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Learning Curve

  • An F for transparency
    “Look at this shiny thing over here!” – Indiana House Speaker Brian Bosma, Oct. 14, 2014.

Imagine the profits

Elisa Crouch of the St. Louis Post-Dispatch has an interesting series on the city's Imagine Inc.-operated charter schools, examining academic performance and the questionable real estate arrangements that have taxpayers spending ever-increasing amounts on rent to a for-profit real estate investment trust.

Indiana has four Imagine-operated charter schools – all with similar real estate arrangements and less-than-stellar academic records

The Journal Gazette has reported extensively about the costly lease agreements for the local charter schools. Imagine MASTer Academy has budgeted an astounding $790,000 for rent this year. Note that enrollment dropped by 57 students this fall. Charter school supporters would have you believe there are long waiting lists to enroll. Not so.

In spite of assertions that charter schools are more accountable than traditional public schools, there appears to be no financial accountability for a rent agreement that amounts to more than $1,000 per student for one year's rent. The Imagine School boards are appointed, so there is no accountability at the ballot box. Fiscal conservatives seem to reserve their outrage over public spending for teacher salaries, not rent payments to for-profit companies.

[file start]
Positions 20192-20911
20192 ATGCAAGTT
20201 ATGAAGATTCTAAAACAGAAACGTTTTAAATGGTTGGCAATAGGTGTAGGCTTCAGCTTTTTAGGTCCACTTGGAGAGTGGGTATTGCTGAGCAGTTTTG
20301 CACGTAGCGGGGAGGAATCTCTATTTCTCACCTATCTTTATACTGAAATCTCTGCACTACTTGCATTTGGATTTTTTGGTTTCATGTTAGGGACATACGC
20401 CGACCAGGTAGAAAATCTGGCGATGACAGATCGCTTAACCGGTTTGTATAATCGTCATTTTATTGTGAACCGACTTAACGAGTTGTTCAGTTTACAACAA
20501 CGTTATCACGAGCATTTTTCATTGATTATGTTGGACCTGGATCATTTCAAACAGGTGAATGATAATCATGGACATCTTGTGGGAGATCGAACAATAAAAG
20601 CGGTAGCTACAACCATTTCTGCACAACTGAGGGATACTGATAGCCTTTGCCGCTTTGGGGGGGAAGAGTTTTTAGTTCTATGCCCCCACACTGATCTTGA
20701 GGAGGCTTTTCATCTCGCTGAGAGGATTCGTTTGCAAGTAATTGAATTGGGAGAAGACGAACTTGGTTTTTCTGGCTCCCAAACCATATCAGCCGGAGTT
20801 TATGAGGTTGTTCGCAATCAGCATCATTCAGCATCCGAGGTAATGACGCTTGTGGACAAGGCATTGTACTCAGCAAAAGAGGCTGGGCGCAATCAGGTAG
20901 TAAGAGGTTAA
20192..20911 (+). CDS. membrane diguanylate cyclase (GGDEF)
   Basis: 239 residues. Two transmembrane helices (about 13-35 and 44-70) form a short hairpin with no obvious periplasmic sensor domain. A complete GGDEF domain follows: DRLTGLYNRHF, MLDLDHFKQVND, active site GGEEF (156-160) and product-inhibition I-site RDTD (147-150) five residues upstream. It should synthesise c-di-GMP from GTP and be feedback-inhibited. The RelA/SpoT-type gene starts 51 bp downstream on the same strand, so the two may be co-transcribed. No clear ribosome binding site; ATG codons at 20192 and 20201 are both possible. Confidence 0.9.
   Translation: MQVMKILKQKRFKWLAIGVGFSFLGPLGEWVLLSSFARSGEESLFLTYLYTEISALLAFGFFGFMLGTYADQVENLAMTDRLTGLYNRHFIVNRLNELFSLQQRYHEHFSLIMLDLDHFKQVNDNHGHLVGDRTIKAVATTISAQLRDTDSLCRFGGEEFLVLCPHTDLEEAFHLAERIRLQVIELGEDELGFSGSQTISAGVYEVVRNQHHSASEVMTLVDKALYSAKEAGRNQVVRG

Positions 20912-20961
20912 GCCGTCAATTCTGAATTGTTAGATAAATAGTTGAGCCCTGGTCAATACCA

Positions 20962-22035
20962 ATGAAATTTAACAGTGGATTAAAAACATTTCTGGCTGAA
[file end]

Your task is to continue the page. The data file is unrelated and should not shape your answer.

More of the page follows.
In Indiana, at least, charter schools continue to be mistaken for private schools, operated with philanthropic support. The marketing campaign for the Fort Wayne Imagine schools fueled the misperception, advertising the schools as "tuition-free private schools." I've spoken to many people who don't understand those are their tax dollars flowing to out-of-state shareholders, and no one seems to ask why the money is going to real estate leases and not to the low-performing classrooms.

If it's not a good deal for students and taxpayers, it's a great deal for those shareholders. Don't believe it? Listen to David Brain, the CEO of Entertainment Properties Trust, boast to MSNBC's Jim Cramer about the lucrative and reliable investment charter schools represent. It's his real estate investment trust collecting the rent from Indiana taxpayers.

Karen Francisco, editorial page editor for The Journal Gazette, has been an Indiana journalist since 1981. She writes frequently about education for The Journal Gazette opinion pages and here, where she looks at the business, politics and science of learning as it relates to northeast Indiana, the state and the nation. She can be reached at 260-461-8206 or by e-mail at